To this end, ARC focuses on analyzing recurring congestion. ARC defines congestion as occurring when observed demand or volume reaches or exceeds what a roadway or transit facility can handle. The following three variables are used to quantify congestion.

  • Intensity — assesses how much delay is experienced by the average commuter.
  • Duration — measures how many hours during the day a facility experiences congestion.
  • Extent — identifies the number of people impacted by congestion.

How ARC Analyzes Congestion

In addition to utilizing INRIX raw data, ARC utilizes the RITIS Probe Data Analytics Suite as a means of determining the extent and severity of recurring congestion. The trend map tool allows us to show changes in congestion for specific time periods and at various granularities. The bottleneck tool ranks congestion locations over long periods of time and highlights the location with the greatest impact.

ARC recognizes that transit plays an important role in our regional transportation system and should be analyzed specifically in the CMP. On-time performance of buses is a good indicator of congestion because bus routes are primarily located on key arterial streets. Currently, ARC utilizes General Transit Feed Specification (GTFS) data to evaluate on-time performance by comparing scheduled times with observed data for premium transit roadway alignments.

6. Identify and Assess Strategies

By understanding the extent and types of congestion in the Atlanta region, ARC and its partner agencies are able to identify context-sensitive strategies for mitigation.

ARC provides technical assistance for congestion mitigation through our Mobility Services Group, which focuses on Transportation Demand Management and has many programming efforts such as Georgia Commute Options, and Biketober. Additionally, ARC also prioritizes operation strategies for appropriate projects through The Policy Framework, ARC’s visioning document. Typically, county Comprehensive Transportation Plans (CTP) identify congestion management strategies, including operation strategies. The recommendations are then translated into projects by the local government and submitted to ARC for evaluation.

Active operational management and a Safe System approach to planning also helps mitigate nonrecurring congestion. For instance, the Regional Transportation Systems Management and Operations (TSMO) Plan, which evaluates the region’s current technological capacity and creates a roadmap for the future. Also, the Safe Streets for Walking & Bicycling plan establishes a regional approach to eliminating fatal and serious injury crashes using a data-driven approach. Safe Streets identifies and eliminates roadway and intersections risks, thus helping to prevent crashes that contribute to nonrecurring congestion. Other initiatives in the region for non recurring congestion mitigation are being implemented, such as GDOT’s Highway Emergency Response Operators (HEROs) program, the traveler information system Georgia Navigator, and the managed lane initiative Major Mobility Investment Program (MMIP).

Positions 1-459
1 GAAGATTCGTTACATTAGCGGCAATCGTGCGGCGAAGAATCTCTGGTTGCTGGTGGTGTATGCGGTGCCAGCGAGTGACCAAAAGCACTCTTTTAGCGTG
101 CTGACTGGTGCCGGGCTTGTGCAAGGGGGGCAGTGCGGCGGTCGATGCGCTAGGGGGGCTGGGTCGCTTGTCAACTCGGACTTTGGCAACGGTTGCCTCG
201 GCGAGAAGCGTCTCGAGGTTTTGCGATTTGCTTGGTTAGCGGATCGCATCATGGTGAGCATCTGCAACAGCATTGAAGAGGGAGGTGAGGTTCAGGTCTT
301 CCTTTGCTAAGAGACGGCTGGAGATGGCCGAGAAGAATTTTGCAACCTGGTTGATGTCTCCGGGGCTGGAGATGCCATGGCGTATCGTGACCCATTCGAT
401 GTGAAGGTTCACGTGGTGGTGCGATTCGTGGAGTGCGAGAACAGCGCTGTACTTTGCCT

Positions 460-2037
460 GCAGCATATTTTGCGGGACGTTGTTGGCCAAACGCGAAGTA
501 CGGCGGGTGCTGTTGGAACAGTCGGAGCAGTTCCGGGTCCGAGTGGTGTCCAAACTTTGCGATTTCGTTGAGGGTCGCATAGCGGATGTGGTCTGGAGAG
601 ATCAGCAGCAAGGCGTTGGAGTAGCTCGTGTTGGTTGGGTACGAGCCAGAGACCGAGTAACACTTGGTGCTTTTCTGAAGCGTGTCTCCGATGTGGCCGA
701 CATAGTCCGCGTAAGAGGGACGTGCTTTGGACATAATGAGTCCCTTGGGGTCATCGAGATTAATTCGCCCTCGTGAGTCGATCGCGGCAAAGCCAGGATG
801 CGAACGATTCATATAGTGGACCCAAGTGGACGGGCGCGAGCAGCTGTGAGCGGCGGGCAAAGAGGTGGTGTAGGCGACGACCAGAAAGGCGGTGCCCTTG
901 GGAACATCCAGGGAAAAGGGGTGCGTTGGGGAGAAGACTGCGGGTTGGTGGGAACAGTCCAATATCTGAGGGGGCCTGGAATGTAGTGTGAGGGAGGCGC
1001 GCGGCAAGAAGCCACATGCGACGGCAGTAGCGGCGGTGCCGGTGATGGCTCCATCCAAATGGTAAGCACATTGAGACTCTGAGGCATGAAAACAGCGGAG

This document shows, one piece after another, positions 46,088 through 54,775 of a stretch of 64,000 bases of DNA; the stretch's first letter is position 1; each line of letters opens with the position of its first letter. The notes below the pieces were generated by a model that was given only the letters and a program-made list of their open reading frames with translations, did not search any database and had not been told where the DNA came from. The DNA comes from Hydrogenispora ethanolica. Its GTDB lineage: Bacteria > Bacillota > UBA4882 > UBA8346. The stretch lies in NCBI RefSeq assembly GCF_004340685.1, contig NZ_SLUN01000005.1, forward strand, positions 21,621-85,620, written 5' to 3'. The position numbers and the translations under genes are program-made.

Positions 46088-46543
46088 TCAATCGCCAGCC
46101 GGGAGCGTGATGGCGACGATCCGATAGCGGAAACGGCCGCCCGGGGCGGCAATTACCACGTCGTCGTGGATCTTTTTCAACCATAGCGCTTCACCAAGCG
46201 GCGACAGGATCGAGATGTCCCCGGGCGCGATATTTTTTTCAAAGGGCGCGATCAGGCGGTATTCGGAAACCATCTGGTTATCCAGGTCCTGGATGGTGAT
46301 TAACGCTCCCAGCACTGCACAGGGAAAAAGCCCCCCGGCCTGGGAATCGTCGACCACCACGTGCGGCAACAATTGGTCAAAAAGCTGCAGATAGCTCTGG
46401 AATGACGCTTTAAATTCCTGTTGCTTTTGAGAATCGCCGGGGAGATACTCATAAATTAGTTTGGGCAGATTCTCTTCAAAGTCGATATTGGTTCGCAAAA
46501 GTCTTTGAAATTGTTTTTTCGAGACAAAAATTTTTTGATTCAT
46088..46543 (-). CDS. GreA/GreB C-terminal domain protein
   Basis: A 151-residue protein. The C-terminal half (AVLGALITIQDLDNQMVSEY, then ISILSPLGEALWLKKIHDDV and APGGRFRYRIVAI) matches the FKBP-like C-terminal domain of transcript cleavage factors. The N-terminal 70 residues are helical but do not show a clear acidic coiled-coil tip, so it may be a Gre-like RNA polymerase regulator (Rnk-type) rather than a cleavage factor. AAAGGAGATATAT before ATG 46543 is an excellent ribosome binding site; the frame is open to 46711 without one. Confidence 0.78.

7. Program and Implement Strategies

A vital role of an MPO is to use performance-driven planning to program projects for federal funding. ARC’s Project Evaluation Framework uses data to analyze, compare, and select proposed projects submitted by local governments for the Transportation Improvement Program (TIP) and the Livable Centers Initiative (LCI) Program. Using the Framework, projects are evaluated by primary project type which allows for an apples-to-apples comparison among projects with consistent performance measures and metrics. All of the data sources mentioned in Step 4 are included in this evaluation process. ARC also uses the Congestion Management and Air Quality (CMAQ) Calculator to determine emissions and congestion benefits eligible projects including operational improvements.

8. Evaluate Strategy Effectiveness

Continued monitoring of the Congestion Management Process informs where strategies can be improved and where the process is working well. This monitoring happens as a part of the Regional Transportation Plan update process. ARC identified performance measures to track trends in the overall effectiveness of investments in the region’s transportation system. Current performance measures can be found in the Regional Transportation Plan and are also in the process of being updated. DASH also houses a subset of these performance measures in a more interactive and dynamic way.

When ARC created the RTN in 2011, a series of case studies were performed along RTN corridors to test the effectiveness of congestion reduction policies and projects. Three of the reports from those case studies are available below.